The following are descriptions of several adaptive radiotherapy research projects that our medical physicists are currently pursuing:
MRI-guided Adaptive Radiation Therapy (Bayouth)
MRI-guided radiation therapy provides a method by which we are able to observe daily changes in the patient’s internal anatomy. This can be caused by many factors, ranging from reduction in tumor size to differing amounts of content in the stomach, bladder and bowels. Consequently, radiation treatment plans based on an image acquired weeks prior to radiation delivery may not adequately represent the patient’s anatomy on a daily basis.
MRI-guided Adaptive Radiation Therapy is a process through which we can identify these anatomical changes and adapt the patient’s treatment on a daily basis, which can produce a substantial improvement in the radiation dose distribution. The image below shows a Dose Volume Histogram for two treatment plans, the original plan and an adaptive plan. The adaptive plan shows much better radiation dose delivery to the gross tumor volume (GTV) and planning tumor volume (PTV) when compared to the original plan. The doses to normal tissues are also reduced with the adaptive plan. We are investigating novel planning techniques to make this process robust and effective.
Commissioning and Implementation of MR-Guided Online Adaptive Radiotherapy (ViewRay MRIDIAN System) (Mittauer)
Adaptive radiotherapy (ART) addresses the variability of patient anatomy, either random or systematic interfraction changes. Online ART allows the ability to dynamically change the treatment plan during a treatment session. Dose-guided radiotherapy through online ART permits dose escalation/de-escalation when dose limiting organs at risk have moved away/closer to the target. The paradigm of online, on-table adaptive radiotherapy is now clinically achievable with MR-guided radiotherapy.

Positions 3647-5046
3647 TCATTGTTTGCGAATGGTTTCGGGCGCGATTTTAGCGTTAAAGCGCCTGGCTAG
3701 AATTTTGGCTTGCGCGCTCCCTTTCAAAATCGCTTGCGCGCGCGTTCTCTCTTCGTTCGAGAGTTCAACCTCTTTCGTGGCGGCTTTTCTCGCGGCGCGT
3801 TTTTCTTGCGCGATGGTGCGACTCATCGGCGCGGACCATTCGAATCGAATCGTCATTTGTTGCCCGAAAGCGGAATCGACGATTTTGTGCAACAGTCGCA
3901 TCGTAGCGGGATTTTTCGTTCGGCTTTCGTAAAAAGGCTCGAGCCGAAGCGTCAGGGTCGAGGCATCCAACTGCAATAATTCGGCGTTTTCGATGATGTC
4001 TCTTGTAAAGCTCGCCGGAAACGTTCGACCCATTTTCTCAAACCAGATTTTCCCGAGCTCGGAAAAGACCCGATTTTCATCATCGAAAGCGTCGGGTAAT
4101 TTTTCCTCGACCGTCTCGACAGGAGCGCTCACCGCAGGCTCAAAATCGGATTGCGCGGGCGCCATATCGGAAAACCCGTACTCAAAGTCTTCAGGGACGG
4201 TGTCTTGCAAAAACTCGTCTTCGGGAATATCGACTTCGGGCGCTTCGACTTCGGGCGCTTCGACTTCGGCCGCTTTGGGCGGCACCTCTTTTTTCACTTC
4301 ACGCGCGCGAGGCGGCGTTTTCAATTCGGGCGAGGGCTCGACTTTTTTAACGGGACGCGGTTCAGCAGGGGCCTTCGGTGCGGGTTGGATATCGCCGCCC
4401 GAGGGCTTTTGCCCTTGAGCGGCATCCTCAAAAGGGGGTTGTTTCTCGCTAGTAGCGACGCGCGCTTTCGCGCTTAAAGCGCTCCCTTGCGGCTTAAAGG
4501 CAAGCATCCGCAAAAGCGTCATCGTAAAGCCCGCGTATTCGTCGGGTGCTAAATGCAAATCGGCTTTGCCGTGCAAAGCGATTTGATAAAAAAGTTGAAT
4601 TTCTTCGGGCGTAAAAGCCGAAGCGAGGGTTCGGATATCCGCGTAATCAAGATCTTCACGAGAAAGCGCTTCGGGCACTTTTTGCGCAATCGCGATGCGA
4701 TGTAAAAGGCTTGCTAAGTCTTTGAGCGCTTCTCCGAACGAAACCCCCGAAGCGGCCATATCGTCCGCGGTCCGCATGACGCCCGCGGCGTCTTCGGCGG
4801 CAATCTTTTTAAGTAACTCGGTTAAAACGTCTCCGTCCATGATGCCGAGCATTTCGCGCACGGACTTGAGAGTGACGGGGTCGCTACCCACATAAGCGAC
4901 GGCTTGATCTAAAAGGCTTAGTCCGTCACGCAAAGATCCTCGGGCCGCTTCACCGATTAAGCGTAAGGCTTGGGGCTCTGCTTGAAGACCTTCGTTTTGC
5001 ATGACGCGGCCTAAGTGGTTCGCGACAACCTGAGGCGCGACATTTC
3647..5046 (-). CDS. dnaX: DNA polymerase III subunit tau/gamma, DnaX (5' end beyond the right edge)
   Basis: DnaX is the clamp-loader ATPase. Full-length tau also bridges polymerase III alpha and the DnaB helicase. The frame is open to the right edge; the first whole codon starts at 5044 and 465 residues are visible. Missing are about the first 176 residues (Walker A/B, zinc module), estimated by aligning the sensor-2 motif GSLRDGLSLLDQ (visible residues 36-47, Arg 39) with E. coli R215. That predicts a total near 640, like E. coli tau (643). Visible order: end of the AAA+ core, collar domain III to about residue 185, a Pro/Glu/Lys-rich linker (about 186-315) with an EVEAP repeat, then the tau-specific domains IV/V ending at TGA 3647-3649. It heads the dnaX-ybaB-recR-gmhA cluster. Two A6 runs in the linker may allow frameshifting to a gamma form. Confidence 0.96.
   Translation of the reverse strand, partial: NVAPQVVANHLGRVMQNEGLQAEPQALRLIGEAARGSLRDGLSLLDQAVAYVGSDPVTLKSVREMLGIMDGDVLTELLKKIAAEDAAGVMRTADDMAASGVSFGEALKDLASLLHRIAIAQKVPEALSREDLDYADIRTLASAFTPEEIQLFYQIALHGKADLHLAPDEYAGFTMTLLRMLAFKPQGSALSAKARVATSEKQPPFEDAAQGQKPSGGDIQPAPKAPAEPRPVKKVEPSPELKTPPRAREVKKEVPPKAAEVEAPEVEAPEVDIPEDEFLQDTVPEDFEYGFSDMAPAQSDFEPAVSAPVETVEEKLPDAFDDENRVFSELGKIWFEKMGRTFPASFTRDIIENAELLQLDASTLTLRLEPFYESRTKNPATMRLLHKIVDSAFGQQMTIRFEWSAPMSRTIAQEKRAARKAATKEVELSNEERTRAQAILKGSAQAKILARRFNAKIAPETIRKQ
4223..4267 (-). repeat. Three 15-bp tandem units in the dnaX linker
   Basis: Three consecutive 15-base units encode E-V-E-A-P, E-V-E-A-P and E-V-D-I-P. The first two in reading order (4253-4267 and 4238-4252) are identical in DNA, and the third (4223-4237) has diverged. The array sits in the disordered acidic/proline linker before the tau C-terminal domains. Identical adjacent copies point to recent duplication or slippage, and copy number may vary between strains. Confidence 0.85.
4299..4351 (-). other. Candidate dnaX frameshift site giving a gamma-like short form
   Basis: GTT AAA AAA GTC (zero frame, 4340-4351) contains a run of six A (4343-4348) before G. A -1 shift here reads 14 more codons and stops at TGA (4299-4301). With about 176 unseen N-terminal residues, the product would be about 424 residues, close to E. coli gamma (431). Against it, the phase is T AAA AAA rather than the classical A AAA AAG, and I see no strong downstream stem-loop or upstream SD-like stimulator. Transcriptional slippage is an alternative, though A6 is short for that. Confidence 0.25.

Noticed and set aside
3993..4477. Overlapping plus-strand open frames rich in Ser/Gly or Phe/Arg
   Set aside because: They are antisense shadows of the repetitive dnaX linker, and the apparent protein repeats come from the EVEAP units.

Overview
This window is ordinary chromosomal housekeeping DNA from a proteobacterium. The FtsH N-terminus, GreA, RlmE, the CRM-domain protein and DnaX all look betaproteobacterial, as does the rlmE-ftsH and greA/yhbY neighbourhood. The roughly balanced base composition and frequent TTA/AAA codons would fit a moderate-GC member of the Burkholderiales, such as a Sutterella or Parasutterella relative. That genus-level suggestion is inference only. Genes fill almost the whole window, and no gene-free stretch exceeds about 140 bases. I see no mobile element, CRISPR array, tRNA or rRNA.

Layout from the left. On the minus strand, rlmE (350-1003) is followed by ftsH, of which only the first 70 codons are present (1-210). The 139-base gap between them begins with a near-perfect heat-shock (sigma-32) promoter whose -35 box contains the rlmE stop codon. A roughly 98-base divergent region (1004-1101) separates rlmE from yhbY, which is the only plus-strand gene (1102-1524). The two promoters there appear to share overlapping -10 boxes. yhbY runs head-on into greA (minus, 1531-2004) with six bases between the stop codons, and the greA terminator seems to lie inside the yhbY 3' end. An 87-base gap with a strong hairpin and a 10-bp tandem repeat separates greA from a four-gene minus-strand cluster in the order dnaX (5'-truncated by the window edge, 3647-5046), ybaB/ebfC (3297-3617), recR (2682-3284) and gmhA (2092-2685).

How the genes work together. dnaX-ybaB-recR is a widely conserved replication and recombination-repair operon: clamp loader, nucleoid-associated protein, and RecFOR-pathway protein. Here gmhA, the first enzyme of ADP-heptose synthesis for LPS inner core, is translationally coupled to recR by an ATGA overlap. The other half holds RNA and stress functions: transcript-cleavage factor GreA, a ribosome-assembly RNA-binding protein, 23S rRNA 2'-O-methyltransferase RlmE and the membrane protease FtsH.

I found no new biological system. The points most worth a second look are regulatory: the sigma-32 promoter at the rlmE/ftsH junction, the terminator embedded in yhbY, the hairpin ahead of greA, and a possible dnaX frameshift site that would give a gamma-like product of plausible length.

In 2017 we implemented MR-guided online adaptive radiotherapy at the University of Wisconsin on the MRIdian (ViewRay, Inc., Cleveland, OH). Prior to clinical release, our physics team validated the safety and accuracy of the ART program. Our commissioning process included validation of the deformation and the dosimetric accuracy with an in-house heterogeneous phantom (Figure). We reported our findings of the online adaptive dosimetric and deformable accuracy and the validation of online adaptive workflow processes at the 2017 AAPM Annual Meeting.
INDICATIONS FOR ONLINE ADAPTIVE RADIOTHERAPY BASED ON DOSIMETRIC CONSEQUENCES OF INTERFRACTIONAL PANCREAS-TO-DUODENUM MOTION IN MRI-GUIDED PANCREATIC RADIOTHERAPY (Mittauer)
Dose-limiting structures, such as the duodenum, render the treatment of pancreatic cancer challenging. In this multi-institutional study, we assess dosimetric differences caused by interfraction pancreas-to-duodenum motion using MR-IGRT to determine the potential impact of adaptive replanning.
In this work, we evaluated the indication for adaptation through evaluation of pancreas-to-duodenum interfraction motion. Adaptation was considered indicated when daily positional variations enabled dose escalation to the target while maintaining duodenal constraints. Dose escalation through online adaptation was found feasible in MR-guided pancreatic radiotherapy for fractions where GTV-to-duodenum distance increased from simulation. We reported our findings at the 2016 AAPM and ASTROAnnual Meeting.
IMPLICATIONS FOR ONLINE ADAPTIVE AND NON-ADAPTIVE RADIOTHERAPY OF GASTIC AND GASTROESOPHAGEAL JUNCTION CANCERS USING MRI-GUIDED RADIOTHERAPY (Mittauer)
Stomach anatomy is susceptible to large interfraction motion and deformation (Figure). Thus, large treatment margins have historically been used for the treatment of gastric and gastroesophageal junction (GEJ) tumors at the expense of heathy, normal tissues. In this work we evaluated the role of adaptation as well as the margin determination in non-adpative radiotherapy.
To this end, we quantified the interfraction motion and deformation in gastric and GEJ patients undergoing MR-guided radiotherapy. We observed notable interfractional change in daily stomach shape in both gastric and GEJ patients, for which adaptive radiotherapy is indicated. Details of our findings were reported at the 2016 AAPM Annual Meeting.